from these locations. In contrast, in women, the presence of elevated levels of proinflammatory

cytokines (IL-6 and IL-8) in amniotic fluid, maternal serum and cervical fluid has been reported

to be a reliable marker for chorioamnionitis and intraamniotic infection. Romero and co-workers

found that high levels of IL-6 in amniotic fluid predict intraamniotic infection with 100%

sensitivity and 83% specificity [74]. In a separate study, Kramer and co-workers showed that the

presence of cytokines in amniotic fluid had a sensitivity of 87% and specificity of 89.5% for

chorioamnionitis [75]. Strong correlations have been observed between IL-6 levels in cervical

fluid and amniotic fluid [76], thereby cervical IL-6 levels may represent a relatively non-invasive

means of diagnosis of chorioamnionitis.

Recently, Gravett and co-workers identified marker proteins in amniotic fluid and serum of

women experiencing preterm labor through proteomic analysis of these body fluids. Calgranulin

B, a member of the S100 calcium-binding protein family, and a novel 11 -kDa proteolytic

fragment of insulin-like growth factor binding protein 1 (IGFBP-1) were found to be elevated in

serum and amniotic fluid of women experiencing preterm labor in comparison to normal

pregnant women [77]. The authors concluded that these protein markers in blood were good

indicators of placental disease. In a later study, the same group confirmed that these same

marker proteins were also elevated in amniotic samples of rabbits with experimentally-induced









ascending intrauterine infection [78]. No studies have been performed in mares to date to

analyze proteomic markers such as Calgranulin B in serum.

Hormonal Assays

In mares, fetoplacental hormones have been investigated to determine their potential as an

indirect diagnostic for fetoplacental compromise or placentitis [26-29,80-94]. Fetoplacental

progestagen production can be estimated by commercially available progesterone assays, and

normal serum progesterone concentrations in maternal blood have been mapped throughout

gestation for comparison [26,27]. In an uncompromised equine gestation, progestagen levels

(based on test-specific cross-reactivity [26]) in maternal serum are between 10 and 16 ng/mL

after approximately 200 days, gradually rise after 310 days to peak within 24-48 hours of

parturition and decline rapidly thereafter [27,76]. In mares with compromised pregnancies,

progestagen levels have been shown to follow one of two patterns: they may either drop

precipitously before fetal demise or abortion [28,29,80] or they may be prematurely elevated

[28,29,81-83]. This sudden change in progestagen levels may be a means of assessing the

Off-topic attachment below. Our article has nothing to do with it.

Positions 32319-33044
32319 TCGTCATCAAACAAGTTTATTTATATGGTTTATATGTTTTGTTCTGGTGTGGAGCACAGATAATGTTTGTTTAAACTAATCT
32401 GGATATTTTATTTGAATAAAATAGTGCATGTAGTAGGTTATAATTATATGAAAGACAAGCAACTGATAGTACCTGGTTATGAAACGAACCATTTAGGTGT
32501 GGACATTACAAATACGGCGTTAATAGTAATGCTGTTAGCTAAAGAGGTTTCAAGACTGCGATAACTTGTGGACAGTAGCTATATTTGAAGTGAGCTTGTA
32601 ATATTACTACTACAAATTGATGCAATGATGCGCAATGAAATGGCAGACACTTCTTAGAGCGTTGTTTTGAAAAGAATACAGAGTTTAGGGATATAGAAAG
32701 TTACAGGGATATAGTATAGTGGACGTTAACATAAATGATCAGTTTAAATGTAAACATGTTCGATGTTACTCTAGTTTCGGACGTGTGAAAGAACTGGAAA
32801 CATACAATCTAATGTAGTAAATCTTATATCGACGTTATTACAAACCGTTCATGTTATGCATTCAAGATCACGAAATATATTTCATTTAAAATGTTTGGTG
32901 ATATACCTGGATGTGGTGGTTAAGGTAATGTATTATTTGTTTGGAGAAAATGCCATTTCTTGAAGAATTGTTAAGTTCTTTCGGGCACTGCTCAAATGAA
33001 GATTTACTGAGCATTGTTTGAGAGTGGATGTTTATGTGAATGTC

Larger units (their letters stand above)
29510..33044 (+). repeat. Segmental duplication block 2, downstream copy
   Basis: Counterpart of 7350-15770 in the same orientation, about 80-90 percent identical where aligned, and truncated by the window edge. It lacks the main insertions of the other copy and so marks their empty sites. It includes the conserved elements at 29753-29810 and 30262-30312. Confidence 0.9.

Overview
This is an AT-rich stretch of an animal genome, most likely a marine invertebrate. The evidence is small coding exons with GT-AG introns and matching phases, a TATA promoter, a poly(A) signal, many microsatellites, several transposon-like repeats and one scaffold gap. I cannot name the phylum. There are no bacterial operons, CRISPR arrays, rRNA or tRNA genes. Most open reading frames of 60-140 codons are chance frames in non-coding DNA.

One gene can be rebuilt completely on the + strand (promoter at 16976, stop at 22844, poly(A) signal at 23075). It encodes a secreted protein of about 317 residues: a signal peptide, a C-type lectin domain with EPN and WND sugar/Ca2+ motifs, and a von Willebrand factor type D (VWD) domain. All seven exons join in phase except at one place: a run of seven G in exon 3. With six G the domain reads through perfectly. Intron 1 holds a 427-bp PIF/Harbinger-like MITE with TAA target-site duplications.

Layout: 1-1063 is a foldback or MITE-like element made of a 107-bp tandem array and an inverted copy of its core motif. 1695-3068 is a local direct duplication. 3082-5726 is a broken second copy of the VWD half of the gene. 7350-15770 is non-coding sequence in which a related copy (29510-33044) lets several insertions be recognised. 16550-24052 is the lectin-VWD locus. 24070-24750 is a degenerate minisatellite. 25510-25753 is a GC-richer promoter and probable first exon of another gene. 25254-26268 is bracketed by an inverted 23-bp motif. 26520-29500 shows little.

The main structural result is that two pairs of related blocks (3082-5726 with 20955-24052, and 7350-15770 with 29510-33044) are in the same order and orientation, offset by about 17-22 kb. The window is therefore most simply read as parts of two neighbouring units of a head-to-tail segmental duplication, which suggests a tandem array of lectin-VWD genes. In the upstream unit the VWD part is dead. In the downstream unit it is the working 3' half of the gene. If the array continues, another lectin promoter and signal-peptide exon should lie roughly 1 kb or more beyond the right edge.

clinical condition of a mare in late gestation and potentially could be used as a predictor of

outcome [84].

Estrogen is also a proposed marker of fetal compromise. Estrogen precursors are produced

in very high quantities by the fetal gonads [85]. These precursors are subsequently metabolized

to a variety of estrogenic compounds, including estrone sulfate, estradiol 170, equilin and

equilenin in the chorioallantoic membrane [86-88]. Total maternal serum estrogens in

uncompromised pregnancy increase to variable peak between days 190 and 280 of gestation

before falling to baseline values at term [89]. As maternal serum estrogen concentrations are

dependent on gonadal function of the fetus and on placental function, estrogens may serve as a

useful indicator of fetal well-being [90-92] However, a critical evaluation of estrone sulfate by









Santschi and co-workers in mares with medical conditions concluded that it was not an accurate

indicator of fetal viability [29]. In addition, no difference in estrogen concentrations was seen

between infected and non-infected mares in an experimental model of placentitis [28].

Serum relaxin has also been evaluated as a biochemical marker for placental insufficiency

[93,94] However, this assay is not commercially available and has not been shown to be

sufficiently specific, or to change early enough in the course of disease, to be a useful clinical

diagnostic tool.

As yet, no acceptably reliable markers for placentitis or fetoplacental compromise have

been discovered in the serum of mares. However, the recent identification of proteomic markers

in the serum or amniotic fluid of infected primates and rabbits provides an interesting avenue for

further research.

Diagnostic Modalities to Monitor Treatment-Effect

After initial diagnosis of disease, there is also a need for diagnostic tests to monitor

changes in fetoplacental well-being and predict treatment outcome. Currently, equine clinicians

are dependent on the resolution of clinical signs, such as mammary development. Serial

ultrasound exams are used to monitor changes in the combined thickness of the uterus and

placenta (CTUP), fetal heart-rate and fetal activity to evaluate fetal well-being and treatment

response in mares with placentitis. Recently, Morris and co-workers proposed that serial

progesterone assays may serve as a biochemical indicator to predict pregnancy outcome [84]

however this study did not evaluate progestagen concentrations in treated mares. Likewise, other

authors have proposed that estrone sulfate and relaxin might serve as indicators of fetal well-

being [91,92] or placental insufficiency [93,94], yet neither hormone has been investigated in a

clinical trial. In human medicine, ultrasonography and fetal cardiac monitoring also remain the

most-used diagnostic tools for women experiencing pregnancy complications, including preterm









labor and premature preterm rupture of the fetal membranes. Studies using TVU after treatment

for preterm labor found that an increase in cervical length was associated with an increase in

incidence of term delivery, whereas cervical length < 25mm was associated with preterm